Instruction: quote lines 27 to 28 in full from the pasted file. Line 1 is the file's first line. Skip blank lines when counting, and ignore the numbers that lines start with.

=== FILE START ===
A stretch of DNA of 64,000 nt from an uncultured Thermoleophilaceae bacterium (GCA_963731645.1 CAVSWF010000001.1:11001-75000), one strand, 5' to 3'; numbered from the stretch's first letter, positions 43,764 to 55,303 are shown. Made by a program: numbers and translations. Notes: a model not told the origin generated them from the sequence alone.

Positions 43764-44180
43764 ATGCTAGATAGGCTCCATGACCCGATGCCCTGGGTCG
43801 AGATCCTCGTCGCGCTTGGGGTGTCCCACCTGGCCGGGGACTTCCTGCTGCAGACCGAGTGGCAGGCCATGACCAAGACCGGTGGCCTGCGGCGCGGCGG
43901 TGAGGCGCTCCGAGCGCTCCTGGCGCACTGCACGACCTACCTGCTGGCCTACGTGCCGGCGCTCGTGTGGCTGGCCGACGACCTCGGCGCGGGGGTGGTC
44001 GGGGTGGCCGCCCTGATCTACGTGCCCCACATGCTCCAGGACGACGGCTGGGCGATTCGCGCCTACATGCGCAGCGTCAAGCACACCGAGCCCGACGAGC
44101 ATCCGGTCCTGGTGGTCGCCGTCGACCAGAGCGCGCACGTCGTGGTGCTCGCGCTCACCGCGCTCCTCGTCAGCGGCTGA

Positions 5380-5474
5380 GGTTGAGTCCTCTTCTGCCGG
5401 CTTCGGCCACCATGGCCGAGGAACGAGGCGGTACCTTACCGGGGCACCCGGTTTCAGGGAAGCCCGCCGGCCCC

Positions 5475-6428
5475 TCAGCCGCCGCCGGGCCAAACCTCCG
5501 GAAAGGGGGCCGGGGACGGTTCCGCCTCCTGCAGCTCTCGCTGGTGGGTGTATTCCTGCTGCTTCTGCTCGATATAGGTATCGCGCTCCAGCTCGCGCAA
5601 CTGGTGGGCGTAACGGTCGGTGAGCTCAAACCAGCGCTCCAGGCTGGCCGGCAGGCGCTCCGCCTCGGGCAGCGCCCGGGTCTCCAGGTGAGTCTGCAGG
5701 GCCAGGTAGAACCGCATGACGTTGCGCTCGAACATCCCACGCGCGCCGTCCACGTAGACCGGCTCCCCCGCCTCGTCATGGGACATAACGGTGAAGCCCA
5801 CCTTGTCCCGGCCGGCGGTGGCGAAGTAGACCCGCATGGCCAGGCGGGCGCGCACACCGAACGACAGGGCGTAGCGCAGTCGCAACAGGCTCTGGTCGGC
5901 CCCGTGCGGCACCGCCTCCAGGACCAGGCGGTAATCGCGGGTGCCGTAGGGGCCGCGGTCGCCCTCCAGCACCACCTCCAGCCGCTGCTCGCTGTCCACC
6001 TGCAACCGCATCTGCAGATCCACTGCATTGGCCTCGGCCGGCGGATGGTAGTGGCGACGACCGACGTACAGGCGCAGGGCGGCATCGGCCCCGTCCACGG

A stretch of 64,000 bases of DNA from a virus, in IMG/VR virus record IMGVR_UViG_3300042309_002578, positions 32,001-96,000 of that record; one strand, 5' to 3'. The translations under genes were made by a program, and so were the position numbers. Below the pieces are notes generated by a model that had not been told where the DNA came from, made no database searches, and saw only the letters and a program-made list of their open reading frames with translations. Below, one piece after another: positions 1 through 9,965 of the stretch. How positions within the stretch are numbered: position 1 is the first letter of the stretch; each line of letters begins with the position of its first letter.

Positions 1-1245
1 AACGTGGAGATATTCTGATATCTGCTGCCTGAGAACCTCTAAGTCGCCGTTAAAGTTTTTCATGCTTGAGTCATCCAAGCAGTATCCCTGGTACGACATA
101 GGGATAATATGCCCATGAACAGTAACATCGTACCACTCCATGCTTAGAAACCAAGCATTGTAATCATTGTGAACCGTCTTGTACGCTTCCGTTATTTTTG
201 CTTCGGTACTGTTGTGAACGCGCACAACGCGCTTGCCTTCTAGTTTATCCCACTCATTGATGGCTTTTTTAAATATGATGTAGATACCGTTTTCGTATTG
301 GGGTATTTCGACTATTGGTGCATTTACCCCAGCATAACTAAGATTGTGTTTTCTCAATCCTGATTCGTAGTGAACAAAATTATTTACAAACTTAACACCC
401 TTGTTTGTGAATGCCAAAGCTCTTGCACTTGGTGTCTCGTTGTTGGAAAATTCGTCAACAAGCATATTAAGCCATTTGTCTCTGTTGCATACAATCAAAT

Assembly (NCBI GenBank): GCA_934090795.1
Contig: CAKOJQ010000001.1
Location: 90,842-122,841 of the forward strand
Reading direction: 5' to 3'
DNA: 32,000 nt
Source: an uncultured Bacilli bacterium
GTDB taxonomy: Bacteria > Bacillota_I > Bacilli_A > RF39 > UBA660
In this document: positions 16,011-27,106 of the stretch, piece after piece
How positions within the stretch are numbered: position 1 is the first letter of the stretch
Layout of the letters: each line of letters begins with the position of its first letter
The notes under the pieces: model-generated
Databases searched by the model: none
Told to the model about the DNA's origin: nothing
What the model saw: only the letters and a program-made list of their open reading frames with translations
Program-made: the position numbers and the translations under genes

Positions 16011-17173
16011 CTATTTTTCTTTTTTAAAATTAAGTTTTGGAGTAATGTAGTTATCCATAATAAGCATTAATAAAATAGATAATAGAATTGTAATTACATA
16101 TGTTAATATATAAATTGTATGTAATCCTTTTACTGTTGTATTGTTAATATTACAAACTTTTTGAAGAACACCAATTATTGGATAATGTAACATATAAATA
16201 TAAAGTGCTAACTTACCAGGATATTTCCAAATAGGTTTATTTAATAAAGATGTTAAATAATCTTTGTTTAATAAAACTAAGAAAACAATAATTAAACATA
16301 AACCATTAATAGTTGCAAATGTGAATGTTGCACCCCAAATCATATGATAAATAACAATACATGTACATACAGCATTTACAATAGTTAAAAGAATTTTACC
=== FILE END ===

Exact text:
Contig: CAKOJQ010000001.1
Location: 90,842-122,841 of the forward strand